8 June 2016AmericasGabriel Di Blasi and Jorge Kalil

Brazil’s quest to beat dengue fever

In the past few years, Brazil has been struggling against a species of mosquito named Aedes aegypti. This species can usually be found in urban environments, close to homes or apartments and clean water, and its female is known to transmit dengue fever (the male species does not feed on blood), yellow fever and, more recently, the Zika and Chikungunya viruses

The first laboratory-confirmed dengue outbreak occurred in Venezuela and the Caribbean in 1963/64, while Brazil has been reporting dengue outbreaks since 1846. However, the connection between the disease and the mosquito was confirmed only in 1906.

Dengue affects half of the world’s population living in endemic regions, mainly in Southeast Asia (Pacific region) and America. According to the World Health Organization, in a 2013 study it was estimated that there are about 390 million dengue infections per year, of which 96 million clinically manifest the disease.

In another study about dengue prevalence, it was estimated that 3.9 billion people in 128 countries are at risk of infection with the virus. Nowadays, dengue is a disease with a major impact on public health in Brazil: between 2001 and 2003, more than 1.5 million cases were reported throughout the country.

The Brazilian government has tried to implement numerous contingency strategies. In 2002, the objective was to reduce the infestation levels to less than 1% by taking measures such as concentrating the fight at the municipal level, which would lead to better control of the situation.

The goal was not to eliminate the mosquito completely, which would be impossible, but just to reduce the occurrence of the fever, as well as its mortality. Through advertisements on TV the programme included encouraging the population to take measures to protect itself against the mosquito.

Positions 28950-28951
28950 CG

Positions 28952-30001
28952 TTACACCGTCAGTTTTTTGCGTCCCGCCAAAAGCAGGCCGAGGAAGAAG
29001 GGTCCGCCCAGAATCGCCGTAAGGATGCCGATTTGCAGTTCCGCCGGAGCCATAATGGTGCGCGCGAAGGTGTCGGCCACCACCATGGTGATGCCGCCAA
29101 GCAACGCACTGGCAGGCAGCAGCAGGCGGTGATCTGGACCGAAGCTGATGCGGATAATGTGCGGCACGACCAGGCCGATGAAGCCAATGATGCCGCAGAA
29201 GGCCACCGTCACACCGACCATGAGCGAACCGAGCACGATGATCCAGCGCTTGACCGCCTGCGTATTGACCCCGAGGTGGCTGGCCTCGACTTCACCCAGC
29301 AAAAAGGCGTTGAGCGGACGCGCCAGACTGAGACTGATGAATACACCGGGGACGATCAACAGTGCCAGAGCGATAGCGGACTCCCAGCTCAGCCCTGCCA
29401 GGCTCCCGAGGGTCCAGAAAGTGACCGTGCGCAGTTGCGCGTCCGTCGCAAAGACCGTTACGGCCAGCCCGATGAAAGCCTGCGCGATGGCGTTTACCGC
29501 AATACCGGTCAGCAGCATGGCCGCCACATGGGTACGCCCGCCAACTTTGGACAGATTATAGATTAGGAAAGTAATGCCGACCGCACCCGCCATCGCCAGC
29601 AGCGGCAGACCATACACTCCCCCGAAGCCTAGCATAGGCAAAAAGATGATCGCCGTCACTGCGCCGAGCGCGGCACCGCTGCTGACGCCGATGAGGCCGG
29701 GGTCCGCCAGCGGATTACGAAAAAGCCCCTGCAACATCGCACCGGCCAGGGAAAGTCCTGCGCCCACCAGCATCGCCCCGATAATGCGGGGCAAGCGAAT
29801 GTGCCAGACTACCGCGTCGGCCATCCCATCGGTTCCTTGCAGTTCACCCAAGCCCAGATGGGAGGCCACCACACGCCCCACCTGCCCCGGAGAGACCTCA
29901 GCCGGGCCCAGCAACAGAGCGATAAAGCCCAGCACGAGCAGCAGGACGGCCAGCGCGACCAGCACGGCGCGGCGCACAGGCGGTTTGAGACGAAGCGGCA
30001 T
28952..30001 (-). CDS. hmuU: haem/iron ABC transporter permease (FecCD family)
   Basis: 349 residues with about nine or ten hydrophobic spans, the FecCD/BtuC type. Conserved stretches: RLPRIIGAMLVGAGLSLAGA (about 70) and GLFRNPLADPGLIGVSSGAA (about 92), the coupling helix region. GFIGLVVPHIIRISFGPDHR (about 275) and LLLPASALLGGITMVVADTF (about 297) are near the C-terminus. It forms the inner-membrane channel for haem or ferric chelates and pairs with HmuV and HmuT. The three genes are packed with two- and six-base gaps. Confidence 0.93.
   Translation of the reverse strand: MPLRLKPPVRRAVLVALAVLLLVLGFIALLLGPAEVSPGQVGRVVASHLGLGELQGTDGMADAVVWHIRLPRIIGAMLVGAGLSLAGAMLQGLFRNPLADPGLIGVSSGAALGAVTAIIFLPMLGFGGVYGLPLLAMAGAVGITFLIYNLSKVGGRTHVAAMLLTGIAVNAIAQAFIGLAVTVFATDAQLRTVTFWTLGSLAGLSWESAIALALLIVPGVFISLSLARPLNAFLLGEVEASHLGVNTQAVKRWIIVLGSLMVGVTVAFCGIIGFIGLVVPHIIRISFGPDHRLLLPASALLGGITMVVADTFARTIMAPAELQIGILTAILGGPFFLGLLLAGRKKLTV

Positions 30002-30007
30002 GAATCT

However, there was a massive dengue outbreak in 2008, with its focus on Rio de Janeiro. As a result, the government updated the programme in 2009. Due to the rising number of probable dengue cases in Brazil (almost 260,000 in 2015), an international meeting was held in Brazil in 2016 to discuss alternatives for controlling the population of mosquitoes, which included changing the genetic code of the male mosquitoes so that the offspring would eventually die before getting to a mature state.

Brazil takes a lead

Throughout the world, countries have tried to find a more permanent solution for eradicating the dengue virus. There is a global coalition in order to find a cure, and Brazil is an active participant. The Instituto Butantan (IB) has already taken important steps towards
the development of a vaccine against dengue fever.

IB is an institute of science and technology based in the state of São Paulo and is directly owned by the state’s Department of Health. It was founded in 1901 and carries out research, development and production of immunobiological products. IB’s dengue vaccine is the outcome of a partnership that began with the US National Institutes of Health (NIH) and then extended to additional Brazilian institutions.

"IB depends on its own technology transfer office to assist in managing the intellectual property assets resulting from possible future patent rights."

The Brazilian government has invested more than $81.5 million in the development of the vaccine, which is expected to be available by 2017. The reason for this early release is that the trials are already in the third phase of testing, which includes testing it on volunteers all over the country.